If you want to be a bad product manager, blame others for your product’s problems. The reason it’s not selling is because you have bad salespeople. The reason customers are complaining about bugs is because QA didn’t do a good job testing it. The reason it’s getting bad reviews is because marketing didn’t promote the product correctly. The reason it doesn’t include the key features customers want is because the engineers got behind and couldn’t fit them in to the schedule. Whatever the reason for the product not being successful, it’s not your fault, so make sure everyone else knows that.
If you want to be a good product manager, take the blame for problems with your product. Blaming others is never productive — it ruins relationships, decreases morale, makes others less likely to help in the future, and, most importantly, does not do anything to correct any problems which might exist.
Product managers may complain about having all of the responsibility and none of the authority and may argue that blame is an appropriate response when something goes wrong and it is outside of their control. Unfortunately, this is destructive behavior which may provide a temporary reprieve but will inevitably make the problem worse.
Blaming others is dangerous not just because it is counterproductive, but also because it delays — and likely amplifies — the fallout related to the problem. For example, maybe a product is not selling well, and you blame the salespeople, whom you claim are just not good at their job. In reality, the problem may be that the salespeople were not trained appropriately on it, or that they do not have enough support from sales engineers, or that they do not have high quality leads on which to follow up. There could be a whole myriad of reasons why the product is not selling beyond just the skills and ability of the sales team.
Blaming the salespeople in this example does not fix the problem. Replacing the salespeople does not fix the problem either — a different sales group would likely have similar (lack of) results if the underlying and related issues are not addressed. Imagine that you blame sales and succeed in getting a replacement sales team, but do not address the root causes of the slow sales. If that new sales team is not successful, you not only have alienated a large group of people within (and now outside of) your organization, but you have put your credibility and career in serious jeopardy.
Ultimately, even if your problems are the result of another person or group, it still does no good to blame them. In fact, it is usually counterproductive. You will need their help to fix the problem, and blaming them means they will feel more insecure and will be more likely to put energy into defending themselves rather than improving what is wrong.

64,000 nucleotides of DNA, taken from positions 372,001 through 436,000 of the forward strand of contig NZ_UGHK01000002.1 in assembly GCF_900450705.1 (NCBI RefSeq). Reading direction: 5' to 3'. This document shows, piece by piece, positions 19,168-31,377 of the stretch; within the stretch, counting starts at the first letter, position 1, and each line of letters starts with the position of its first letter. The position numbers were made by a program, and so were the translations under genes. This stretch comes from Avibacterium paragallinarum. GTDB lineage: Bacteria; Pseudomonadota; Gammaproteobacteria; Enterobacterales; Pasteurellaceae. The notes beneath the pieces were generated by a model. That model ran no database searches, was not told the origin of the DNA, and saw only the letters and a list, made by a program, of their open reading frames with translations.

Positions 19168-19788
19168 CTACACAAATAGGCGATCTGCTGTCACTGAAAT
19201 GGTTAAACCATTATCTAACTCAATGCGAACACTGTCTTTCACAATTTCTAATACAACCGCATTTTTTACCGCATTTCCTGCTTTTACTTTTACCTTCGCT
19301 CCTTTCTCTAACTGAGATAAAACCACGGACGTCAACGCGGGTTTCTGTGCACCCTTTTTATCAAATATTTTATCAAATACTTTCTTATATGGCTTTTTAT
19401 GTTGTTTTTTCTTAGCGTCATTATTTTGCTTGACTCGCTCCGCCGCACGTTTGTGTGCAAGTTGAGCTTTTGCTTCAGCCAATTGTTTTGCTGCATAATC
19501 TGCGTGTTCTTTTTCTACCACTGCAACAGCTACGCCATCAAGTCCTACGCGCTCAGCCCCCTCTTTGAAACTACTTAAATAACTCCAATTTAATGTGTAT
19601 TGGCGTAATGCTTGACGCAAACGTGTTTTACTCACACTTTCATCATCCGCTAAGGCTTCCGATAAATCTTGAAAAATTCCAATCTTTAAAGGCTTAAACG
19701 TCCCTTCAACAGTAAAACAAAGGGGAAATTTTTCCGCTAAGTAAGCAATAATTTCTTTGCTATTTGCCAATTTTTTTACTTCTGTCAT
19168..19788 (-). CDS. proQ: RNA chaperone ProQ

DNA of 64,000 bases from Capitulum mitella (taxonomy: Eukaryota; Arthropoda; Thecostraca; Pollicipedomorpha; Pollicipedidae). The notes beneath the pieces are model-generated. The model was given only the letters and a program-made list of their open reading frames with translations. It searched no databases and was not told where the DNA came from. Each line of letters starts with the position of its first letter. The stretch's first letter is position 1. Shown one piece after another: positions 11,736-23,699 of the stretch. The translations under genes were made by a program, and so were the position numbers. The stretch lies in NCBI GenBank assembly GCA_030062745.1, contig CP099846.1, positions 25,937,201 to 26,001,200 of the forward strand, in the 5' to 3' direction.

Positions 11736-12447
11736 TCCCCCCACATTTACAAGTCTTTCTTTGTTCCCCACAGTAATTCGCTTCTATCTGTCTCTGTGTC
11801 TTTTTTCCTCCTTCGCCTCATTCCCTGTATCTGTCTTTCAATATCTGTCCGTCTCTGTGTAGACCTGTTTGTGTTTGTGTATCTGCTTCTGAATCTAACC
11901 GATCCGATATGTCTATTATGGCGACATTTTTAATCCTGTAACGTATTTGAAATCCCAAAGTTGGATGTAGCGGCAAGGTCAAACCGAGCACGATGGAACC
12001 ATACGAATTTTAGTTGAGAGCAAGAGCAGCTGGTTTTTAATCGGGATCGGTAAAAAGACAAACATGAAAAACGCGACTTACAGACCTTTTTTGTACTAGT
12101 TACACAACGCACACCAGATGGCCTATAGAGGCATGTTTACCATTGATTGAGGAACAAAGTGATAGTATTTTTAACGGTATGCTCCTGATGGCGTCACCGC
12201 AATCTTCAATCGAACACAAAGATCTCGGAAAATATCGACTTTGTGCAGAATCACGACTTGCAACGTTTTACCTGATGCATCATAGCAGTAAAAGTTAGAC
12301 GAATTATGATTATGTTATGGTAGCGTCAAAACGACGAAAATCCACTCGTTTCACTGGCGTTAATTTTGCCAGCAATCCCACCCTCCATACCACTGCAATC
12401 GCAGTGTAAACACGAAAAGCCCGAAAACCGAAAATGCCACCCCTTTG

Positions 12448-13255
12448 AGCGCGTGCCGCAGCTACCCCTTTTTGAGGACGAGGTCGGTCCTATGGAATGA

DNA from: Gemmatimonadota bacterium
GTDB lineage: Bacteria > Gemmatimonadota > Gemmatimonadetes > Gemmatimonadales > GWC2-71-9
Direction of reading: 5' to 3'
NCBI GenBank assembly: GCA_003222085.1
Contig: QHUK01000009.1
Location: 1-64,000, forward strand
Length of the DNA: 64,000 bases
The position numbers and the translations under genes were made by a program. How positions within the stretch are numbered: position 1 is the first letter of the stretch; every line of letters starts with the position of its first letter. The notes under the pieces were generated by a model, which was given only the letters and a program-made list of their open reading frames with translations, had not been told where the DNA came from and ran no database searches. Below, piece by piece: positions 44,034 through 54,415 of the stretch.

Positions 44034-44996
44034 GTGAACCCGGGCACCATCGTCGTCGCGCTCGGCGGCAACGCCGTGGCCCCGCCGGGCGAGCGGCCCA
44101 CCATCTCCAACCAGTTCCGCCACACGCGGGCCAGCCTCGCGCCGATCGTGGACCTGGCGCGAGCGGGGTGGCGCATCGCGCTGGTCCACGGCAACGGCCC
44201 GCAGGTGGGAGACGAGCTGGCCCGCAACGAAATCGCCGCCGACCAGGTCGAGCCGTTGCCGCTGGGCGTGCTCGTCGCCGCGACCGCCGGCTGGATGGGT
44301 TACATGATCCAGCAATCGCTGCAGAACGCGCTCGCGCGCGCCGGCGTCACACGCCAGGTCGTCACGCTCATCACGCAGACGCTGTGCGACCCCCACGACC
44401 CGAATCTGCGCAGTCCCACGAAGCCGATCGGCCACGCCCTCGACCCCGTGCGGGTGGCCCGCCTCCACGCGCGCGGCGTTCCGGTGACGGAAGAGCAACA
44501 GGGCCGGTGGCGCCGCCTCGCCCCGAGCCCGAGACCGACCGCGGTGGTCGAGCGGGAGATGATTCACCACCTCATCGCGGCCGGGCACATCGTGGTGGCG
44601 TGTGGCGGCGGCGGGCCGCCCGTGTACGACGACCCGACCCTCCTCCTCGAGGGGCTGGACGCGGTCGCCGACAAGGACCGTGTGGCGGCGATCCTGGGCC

So why do product managers blame others? There are probably a myriad of reasons, though most frequently it is to avoid looking weak. There is a mistaken belief that by deflecting problems on to others, you look infallible. The irony is that most people are smart enough to see through this, and when you attempt to deflect the blame off yourself, people lose respect for you and you end up looking weaker. Accepting responsibility is a sign of a strong leader — one for whom a single problem is not going to cause a downfall.
There are certainly times when others make mistakes and they need to be held responsible. A good product manager does not let obvious or intentional mistakes go unnoticed; a good product manager addresses them professionally and works towards a solution. More importantly, a good product manager seeks to get to the root of the problem and address it so that the problem goes away; even better, a good product manager learns from the issue and institutionalizes a solution so similar problems do not come up again.
Take the earlier examples: If customers are complaining about bugs, is that a QA problem? It could be that QA was understaffed, or that they were pressured to push the release out the door before they felt it was ready. It could be that the engineers did not do adequate initial testing before handing off to QA. It could be because the developers did not get clear and complete specifications, so they made decisions about how the product should function; absent of proper direction, this results in an classic example of “It’s not a bug, it’s a feature.” It could be (and often is) that a combination of various forces which, when combined, created the problem of a buggy product being sold to customers.
Rather than finger-pointing, product managers need to step up and accept the blame when a product is having problems. By definition, they manage the product, and with that position and title comes the responsibility to own the success of the product. Do not sweep problems under the rug or blame others — acknowledge the issues and take the lead in fixing them. The product development team and other internal stakeholders will respect you more for taking ownership and not “throwing them under the bus,” making those groups and individuals more likely to put in the extra effort to lend a hand this time and in the future. Then, when you address the issues and things start to get on track, share the credit, and you will end up being not just a successful product manager but a well-regarded product leader.